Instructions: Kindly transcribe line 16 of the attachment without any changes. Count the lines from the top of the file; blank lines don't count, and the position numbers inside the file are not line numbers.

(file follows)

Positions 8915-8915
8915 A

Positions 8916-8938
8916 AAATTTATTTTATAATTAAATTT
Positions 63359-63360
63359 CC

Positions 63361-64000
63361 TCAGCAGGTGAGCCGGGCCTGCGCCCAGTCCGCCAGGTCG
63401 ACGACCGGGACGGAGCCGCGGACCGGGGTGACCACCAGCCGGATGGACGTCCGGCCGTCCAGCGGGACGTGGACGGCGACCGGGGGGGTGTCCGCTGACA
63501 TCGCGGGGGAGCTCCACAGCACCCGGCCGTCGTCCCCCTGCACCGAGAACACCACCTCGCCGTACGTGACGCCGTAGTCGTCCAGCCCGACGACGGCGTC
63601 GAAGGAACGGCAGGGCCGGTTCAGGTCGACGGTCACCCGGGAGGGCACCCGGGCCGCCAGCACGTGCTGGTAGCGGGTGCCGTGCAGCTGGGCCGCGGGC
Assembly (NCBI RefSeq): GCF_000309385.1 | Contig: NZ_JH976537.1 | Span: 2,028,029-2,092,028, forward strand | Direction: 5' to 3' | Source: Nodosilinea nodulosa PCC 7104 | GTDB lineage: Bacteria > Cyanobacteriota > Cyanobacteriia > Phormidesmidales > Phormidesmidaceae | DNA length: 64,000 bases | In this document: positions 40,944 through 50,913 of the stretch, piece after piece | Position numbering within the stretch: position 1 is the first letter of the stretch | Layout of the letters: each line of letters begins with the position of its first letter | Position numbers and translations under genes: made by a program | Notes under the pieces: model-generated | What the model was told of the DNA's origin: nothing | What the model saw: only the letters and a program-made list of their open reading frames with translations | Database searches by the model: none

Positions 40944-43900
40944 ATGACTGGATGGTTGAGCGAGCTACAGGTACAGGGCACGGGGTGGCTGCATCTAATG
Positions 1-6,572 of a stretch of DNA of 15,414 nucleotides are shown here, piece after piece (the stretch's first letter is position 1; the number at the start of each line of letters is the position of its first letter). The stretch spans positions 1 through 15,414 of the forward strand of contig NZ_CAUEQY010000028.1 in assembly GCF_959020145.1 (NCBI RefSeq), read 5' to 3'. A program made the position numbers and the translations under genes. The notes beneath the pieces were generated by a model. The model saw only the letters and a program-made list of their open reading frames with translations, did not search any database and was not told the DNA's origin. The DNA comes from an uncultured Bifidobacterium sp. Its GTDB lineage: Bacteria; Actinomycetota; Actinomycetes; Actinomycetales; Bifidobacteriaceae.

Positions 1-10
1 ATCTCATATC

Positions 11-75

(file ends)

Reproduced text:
Positions 1-10